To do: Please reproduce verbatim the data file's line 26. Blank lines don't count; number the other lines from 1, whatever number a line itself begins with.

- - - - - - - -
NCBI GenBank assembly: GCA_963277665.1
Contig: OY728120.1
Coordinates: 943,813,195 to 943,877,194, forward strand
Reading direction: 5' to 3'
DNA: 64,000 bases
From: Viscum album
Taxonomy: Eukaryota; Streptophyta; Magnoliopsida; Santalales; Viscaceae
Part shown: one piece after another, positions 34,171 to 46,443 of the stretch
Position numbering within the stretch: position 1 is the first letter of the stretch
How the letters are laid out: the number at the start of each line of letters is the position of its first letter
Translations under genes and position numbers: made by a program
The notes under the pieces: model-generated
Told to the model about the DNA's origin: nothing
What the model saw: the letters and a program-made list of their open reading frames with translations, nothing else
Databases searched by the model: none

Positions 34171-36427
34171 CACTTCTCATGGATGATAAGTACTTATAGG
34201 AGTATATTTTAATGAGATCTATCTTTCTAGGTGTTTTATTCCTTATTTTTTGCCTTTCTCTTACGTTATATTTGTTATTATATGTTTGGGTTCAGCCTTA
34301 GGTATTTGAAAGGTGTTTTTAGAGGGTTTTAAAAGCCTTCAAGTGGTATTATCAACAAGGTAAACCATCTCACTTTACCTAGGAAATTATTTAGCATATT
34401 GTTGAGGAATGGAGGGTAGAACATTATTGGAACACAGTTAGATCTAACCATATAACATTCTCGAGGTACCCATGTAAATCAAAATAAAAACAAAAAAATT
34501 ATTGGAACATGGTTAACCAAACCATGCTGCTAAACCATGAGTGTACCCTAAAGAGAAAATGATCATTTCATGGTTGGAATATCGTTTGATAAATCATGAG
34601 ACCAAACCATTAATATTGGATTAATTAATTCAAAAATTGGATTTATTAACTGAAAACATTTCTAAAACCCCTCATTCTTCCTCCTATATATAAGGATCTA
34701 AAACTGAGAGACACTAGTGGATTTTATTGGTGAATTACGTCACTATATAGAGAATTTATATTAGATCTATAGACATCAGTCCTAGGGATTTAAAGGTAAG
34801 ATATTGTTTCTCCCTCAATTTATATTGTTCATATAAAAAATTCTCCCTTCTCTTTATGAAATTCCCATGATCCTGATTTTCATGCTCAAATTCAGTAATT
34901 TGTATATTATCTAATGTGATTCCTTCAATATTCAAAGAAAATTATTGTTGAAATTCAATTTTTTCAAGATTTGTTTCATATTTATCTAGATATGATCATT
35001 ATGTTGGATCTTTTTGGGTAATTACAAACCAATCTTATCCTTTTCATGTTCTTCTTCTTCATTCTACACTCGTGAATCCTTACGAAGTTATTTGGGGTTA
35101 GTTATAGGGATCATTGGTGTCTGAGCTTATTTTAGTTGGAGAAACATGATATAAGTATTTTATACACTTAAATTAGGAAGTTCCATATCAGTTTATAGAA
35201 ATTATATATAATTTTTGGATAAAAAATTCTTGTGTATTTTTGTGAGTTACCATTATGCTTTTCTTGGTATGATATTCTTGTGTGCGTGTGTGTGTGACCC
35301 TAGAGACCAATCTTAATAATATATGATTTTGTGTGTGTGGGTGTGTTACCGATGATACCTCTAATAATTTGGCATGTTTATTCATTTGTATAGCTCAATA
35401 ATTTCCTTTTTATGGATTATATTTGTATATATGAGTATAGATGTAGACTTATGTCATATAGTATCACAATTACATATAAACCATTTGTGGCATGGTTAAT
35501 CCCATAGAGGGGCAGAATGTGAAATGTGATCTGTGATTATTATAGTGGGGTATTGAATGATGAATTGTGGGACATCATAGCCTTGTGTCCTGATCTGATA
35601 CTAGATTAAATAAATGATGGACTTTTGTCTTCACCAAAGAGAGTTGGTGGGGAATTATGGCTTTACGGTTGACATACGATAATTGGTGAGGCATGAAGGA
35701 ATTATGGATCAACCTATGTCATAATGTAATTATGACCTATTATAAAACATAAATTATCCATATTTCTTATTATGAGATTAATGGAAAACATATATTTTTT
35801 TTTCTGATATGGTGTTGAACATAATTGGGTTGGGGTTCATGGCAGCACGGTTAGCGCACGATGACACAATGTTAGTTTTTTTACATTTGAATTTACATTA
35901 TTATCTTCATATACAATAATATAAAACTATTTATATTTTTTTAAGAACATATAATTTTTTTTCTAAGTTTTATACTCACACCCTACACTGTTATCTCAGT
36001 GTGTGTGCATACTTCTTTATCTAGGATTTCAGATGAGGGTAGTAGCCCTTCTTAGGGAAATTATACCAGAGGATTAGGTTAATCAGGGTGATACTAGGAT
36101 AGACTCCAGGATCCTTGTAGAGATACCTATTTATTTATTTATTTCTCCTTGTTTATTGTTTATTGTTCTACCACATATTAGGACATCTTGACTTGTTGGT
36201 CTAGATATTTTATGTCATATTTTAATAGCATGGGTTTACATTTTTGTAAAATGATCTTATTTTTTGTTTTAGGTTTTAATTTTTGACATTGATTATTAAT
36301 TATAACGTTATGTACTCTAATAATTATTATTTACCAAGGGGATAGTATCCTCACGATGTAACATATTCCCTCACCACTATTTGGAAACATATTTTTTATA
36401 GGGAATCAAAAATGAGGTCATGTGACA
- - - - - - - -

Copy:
35001 ATGTTGGATCTTTTTGGGTAATTACAAACCAATCTTATCCTTTTCATGTTCTTCTTCTTCATTCTACACTCGTGAATCCTTACGAAGTTATTTGGGGTTA